Spinach is a leafy green vegetable. Nutritionally, it's a real powerhouse, and it tastes great too. Find out how to store spinach to keep it fresh for longer.
Choose from fresh, frozen, or canned spinach. It can be enjoyed raw as part of a salad, or cooked as a side dish, used in anything from omelets to risottos, and added to all kinds of vegetable-based dishes.
More easy ways to use spinach include freezing it in smaller containers to throw into pasta dishes or smoothies. Spinach is great in smoothies actually because it has a very mild flavor and boosts the health benefits of the drink.
In the summer I often use these tasty, leafy greens to make a fresh salad and pair it with strawberries, walnuts, and feta cheese. This is a great way to pack a lot of vitamins, minerals, and nutrients into one dish and one of my favorite ways to make a light dinner when it's too hot to be in a cooking mood.
What is Spinach?
Spinach (Spinacia Oleracea) is a member of the amaranth family and is related to quinoa and beets. It's highly nutritious, offering Vitamins A, C, and K1, along with fiber, iron, calcium, and folic acid.
This green leafy vegetable is believed to have originated from Spinacia Tetranda, an edible wild green found in Nepal. It made its way to China in 647 AD where it was named the "Persian green".
The North African Moors introduced it to Spain in the 11th century and it was grown all over Europe by the Middle Ages. It was named the "Spanish vegetable in England but wasn't a Mediterranean cooking staple until the 1400s.
Catherine de Medici, a member of the Italian royal family in the 1500s living in Florence, loved spinach more than any other green leafy vegetable. She brought her cooks with her when she married into the French royal family. This is why dishes served with spinach are called "a la Florentine" today.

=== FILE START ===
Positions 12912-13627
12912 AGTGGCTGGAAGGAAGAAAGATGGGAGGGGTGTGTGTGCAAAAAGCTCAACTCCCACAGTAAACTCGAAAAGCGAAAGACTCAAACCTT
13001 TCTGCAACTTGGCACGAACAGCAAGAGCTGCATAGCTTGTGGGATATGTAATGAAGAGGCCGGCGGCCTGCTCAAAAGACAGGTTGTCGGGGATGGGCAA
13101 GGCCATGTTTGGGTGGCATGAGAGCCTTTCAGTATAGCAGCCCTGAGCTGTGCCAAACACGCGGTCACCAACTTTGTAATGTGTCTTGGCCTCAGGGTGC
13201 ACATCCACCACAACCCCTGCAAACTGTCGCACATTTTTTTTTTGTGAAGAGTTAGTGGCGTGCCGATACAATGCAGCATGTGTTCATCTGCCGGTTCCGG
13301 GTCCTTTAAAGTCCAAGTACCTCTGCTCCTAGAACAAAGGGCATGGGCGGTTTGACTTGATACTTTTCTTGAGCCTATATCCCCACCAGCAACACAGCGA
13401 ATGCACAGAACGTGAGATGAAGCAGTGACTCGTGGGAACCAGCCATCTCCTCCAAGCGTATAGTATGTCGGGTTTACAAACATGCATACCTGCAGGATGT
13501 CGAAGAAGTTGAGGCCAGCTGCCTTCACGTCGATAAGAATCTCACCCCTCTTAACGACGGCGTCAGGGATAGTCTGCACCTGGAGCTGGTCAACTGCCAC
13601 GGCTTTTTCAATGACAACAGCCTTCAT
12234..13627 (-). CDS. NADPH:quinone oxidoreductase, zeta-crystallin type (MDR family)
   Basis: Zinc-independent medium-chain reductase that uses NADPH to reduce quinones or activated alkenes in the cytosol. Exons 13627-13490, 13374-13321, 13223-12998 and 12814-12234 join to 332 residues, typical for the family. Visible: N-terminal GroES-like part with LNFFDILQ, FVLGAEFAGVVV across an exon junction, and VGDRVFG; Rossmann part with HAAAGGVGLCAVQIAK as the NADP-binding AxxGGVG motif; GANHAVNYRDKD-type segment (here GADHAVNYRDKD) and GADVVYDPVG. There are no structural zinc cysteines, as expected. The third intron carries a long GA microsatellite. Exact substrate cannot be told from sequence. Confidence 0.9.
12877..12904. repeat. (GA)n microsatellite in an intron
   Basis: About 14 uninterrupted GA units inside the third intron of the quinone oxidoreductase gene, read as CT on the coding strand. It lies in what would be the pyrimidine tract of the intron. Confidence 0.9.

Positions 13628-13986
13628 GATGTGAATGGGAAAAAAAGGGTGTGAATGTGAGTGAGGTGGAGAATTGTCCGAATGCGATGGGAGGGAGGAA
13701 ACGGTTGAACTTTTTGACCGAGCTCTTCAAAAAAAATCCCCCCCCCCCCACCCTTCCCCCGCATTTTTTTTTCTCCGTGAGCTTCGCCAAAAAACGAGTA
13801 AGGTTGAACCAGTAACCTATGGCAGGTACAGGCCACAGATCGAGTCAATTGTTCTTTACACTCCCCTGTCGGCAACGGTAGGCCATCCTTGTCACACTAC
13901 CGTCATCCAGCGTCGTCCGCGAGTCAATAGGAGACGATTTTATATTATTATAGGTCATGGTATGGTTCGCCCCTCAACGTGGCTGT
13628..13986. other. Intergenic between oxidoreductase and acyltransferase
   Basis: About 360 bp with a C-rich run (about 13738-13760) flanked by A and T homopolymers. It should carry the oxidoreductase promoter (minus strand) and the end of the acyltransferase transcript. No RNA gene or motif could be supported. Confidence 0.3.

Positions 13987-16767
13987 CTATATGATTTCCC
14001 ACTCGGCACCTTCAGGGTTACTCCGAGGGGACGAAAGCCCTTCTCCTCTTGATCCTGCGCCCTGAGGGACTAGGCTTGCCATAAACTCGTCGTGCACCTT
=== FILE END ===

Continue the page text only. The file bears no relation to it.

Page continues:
Spinach breeders started picking out and crossing slow-bolting spinach varieties with hybrids and disease-resistant types to come up with the delicious spinach used in so many recipes today.
How to Choose Fresh Spinach
The best way to make sure spinach is fresh is to support local communities by buying organic spinach from farmers' markets. This way, you know it will have been picked recently and not traveled far or been in storage for days already. You can also get fresh spinach from the grocery store, bagged, in a bunch, or in a plastic storage container.
Check the best by date if there is one. Even though spinach should still be good after that, it helps you choose the freshest bun or bag of spinach. Look for bright green leaves rather than wilted, yellow, or brown ones. Choose spinach from a cooler not from a shelf, and don't buy any containers or bags with excess liquid in them.
How to Store Spinach
When you know how to store spinach to keep it fresh for longer, you should get at least a few days out of it. The following storage techniques and tips will help you keep yours fresh and crisp, and eliminate food waste.
- Keep the spinach in the container or bag it came in and don't wash it until you're ready to use it.
- If you bought it loose, wrap it in paper towels or a clean kitchen towel to absorb any excess moisture.